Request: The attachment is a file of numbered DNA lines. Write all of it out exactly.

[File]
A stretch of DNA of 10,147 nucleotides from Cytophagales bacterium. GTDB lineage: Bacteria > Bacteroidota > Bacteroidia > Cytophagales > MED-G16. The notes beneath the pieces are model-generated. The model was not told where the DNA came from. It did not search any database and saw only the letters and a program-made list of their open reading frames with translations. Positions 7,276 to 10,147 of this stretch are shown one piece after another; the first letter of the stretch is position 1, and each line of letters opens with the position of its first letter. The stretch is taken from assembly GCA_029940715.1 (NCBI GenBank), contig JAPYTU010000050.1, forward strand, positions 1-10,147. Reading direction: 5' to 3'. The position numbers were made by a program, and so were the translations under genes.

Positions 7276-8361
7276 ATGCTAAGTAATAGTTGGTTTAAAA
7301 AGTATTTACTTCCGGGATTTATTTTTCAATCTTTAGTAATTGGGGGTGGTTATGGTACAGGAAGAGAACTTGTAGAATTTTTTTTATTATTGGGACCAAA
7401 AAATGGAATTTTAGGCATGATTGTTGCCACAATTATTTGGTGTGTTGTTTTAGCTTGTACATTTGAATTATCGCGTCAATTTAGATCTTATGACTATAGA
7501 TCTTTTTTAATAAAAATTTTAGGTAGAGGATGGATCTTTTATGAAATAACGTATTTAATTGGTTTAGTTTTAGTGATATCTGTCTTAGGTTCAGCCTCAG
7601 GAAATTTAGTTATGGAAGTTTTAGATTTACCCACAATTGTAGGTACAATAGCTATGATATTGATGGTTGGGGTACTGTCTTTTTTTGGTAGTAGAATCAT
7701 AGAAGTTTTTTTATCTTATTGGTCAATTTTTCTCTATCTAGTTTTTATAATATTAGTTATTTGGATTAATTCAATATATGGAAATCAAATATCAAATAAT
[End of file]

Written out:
A stretch of DNA of 10,147 nucleotides from Cytophagales bacterium. GTDB lineage: Bacteria > Bacteroidota > Bacteroidia > Cytophagales > MED-G16. The notes beneath the pieces are model-generated. The model was not told where the DNA came from. It did not search any database and saw only the letters and a program-made list of their open reading frames with translations. Positions 7,276 to 10,147 of this stretch are shown one piece after another; the first letter of the stretch is position 1, and each line of letters opens with the position of its first letter. The stretch is taken from assembly GCA_029940715.1 (NCBI GenBank), contig JAPYTU010000050.1, forward strand, positions 1-10,147. Reading direction: 5' to 3'. The position numbers were made by a program, and so were the translations under genes.

Positions 7276-8361
7276 ATGCTAAGTAATAGTTGGTTTAAAA
7301 AGTATTTACTTCCGGGATTTATTTTTCAATCTTTAGTAATTGGGGGTGGTTATGGTACAGGAAGAGAACTTGTAGAATTTTTTTTATTATTGGGACCAAA
7401 AAATGGAATTTTAGGCATGATTGTTGCCACAATTATTTGGTGTGTTGTTTTAGCTTGTACATTTGAATTATCGCGTCAATTTAGATCTTATGACTATAGA
7501 TCTTTTTTAATAAAAATTTTAGGTAGAGGATGGATCTTTTATGAAATAACGTATTTAATTGGTTTAGTTTTAGTGATATCTGTCTTAGGTTCAGCCTCAG
7601 GAAATTTAGTTATGGAAGTTTTAGATTTACCCACAATTGTAGGTACAATAGCTATGATATTGATGGTTGGGGTACTGTCTTTTTTTGGTAGTAGAATCAT
7701 AGAAGTTTTTTTATCTTATTGGTCAATTTTTCTCTATCTAGTTTTTATAATATTAGTTATTTGGATTAATTCAATATATGGAAATCAAATATCAAATAAT